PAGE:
The Pharisees built the tombs of the prophets, and adorned their sepulchers, and said one to another, If we had lived in the days of our fathers, we would not have united with them in shedding the blood of God's servants. At the same time they were planning to take the life of His Son. This should be a lesson to us. It should open our eyes to the power of Satan to deceive the mind that turns from the light of truth. Many follow in the track of the Pharisees. They revere those who have died for their faith. They wonder at the blindness of the Jews in rejecting Christ. Had we lived in His day, they declare, we would gladly have received His teaching; we would never have been partakers in the guilt of those who rejected the Saviour. But when obedience to God requires self-denial and humiliation, these very persons stifle their convictions, and refuse obedience. Thus they manifest the same spirit as did the Pharisees whom Christ condemned.
Little did the Jews realize the terrible responsibility involved in rejecting Christ. From the time when the first innocent blood was shed, when righteous Abel fell by the hand of Cain, the same history had been repeated, with increasing guilt. In every age prophets had lifted up their voices against the sins of kings, rulers, and people, speaking the words which God gave them, and obeying His will at the peril of their lives. From generation to generation there had been heaping up a terrible punishment for the rejecters of light and truth. This the enemies of Christ were now drawing down upon their own heads. The sin of the priests and rulers was greater than that of any preceding generation. By their rejection of the Saviour, they were making themselves responsible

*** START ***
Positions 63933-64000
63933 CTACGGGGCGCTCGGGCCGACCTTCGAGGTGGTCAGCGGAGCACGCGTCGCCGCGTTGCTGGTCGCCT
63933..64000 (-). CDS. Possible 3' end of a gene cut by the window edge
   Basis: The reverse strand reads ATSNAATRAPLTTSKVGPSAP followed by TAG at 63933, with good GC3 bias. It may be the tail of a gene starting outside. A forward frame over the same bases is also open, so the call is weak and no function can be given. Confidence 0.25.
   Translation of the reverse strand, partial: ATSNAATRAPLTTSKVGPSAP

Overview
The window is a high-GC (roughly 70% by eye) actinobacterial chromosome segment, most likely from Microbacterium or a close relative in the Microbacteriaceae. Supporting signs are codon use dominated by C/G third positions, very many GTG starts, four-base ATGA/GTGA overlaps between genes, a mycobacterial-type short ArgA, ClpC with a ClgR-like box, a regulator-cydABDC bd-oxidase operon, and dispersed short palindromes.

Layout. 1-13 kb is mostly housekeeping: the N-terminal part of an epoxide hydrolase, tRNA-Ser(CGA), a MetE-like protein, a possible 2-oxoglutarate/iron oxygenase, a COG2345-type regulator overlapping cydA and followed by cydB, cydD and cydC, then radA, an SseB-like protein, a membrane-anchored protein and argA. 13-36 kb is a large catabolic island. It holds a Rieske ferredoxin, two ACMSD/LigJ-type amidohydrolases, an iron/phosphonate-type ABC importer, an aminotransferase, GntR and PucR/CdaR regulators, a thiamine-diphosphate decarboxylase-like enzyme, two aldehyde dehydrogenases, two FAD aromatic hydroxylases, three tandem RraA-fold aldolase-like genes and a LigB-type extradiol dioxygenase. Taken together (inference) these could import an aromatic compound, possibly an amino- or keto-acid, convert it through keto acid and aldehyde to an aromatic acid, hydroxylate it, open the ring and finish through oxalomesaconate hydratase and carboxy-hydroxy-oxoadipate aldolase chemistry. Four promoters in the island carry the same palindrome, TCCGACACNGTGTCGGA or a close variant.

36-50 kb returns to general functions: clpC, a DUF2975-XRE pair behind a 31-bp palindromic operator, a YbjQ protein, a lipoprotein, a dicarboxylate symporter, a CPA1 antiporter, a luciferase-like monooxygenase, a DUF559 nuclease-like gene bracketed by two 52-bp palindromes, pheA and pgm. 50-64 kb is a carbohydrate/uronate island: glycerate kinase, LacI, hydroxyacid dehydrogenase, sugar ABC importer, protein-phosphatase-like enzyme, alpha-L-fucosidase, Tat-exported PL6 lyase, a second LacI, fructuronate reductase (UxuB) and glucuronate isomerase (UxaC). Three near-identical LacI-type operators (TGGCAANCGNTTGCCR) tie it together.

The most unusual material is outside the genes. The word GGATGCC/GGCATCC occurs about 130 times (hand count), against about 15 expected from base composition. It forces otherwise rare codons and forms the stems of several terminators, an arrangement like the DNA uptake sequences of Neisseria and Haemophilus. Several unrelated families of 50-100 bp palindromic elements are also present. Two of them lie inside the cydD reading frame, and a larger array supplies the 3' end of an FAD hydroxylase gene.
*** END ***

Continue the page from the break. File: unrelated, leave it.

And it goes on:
for the blood of all the righteous men slain from Abel to Christ. They were about to fill to overflowing their cup of iniquity. And soon it was to be poured upon their heads in retributive justice. Of this, Jesus warned them:
"That upon you may come all the righteous blood shed upon the earth, from the blood of righteous Abel unto the blood of Zacharias son of Barachias, whom ye slew between the temple and the altar. Verily I say unto you, All these things shall come upon this generation." [Matthew 23:35-6]
The scribes and Pharisees who listened to Jesus knew that His words were true. They knew how the prophet Zacharias had been slain. While the words of warning from God were upon his lips, a satanic fury seized the apostate king, and at his command the prophet was put to death. His blood had imprinted itself upon the very stones of the temple court, and could not be erased; it remained to bear testimony against apostate Israel. As long as the temple should stand, there would be the stain of that righteous blood, crying to God to be avenged. As Jesus referred to these fearful sins, a thrill of horror ran through the multitude.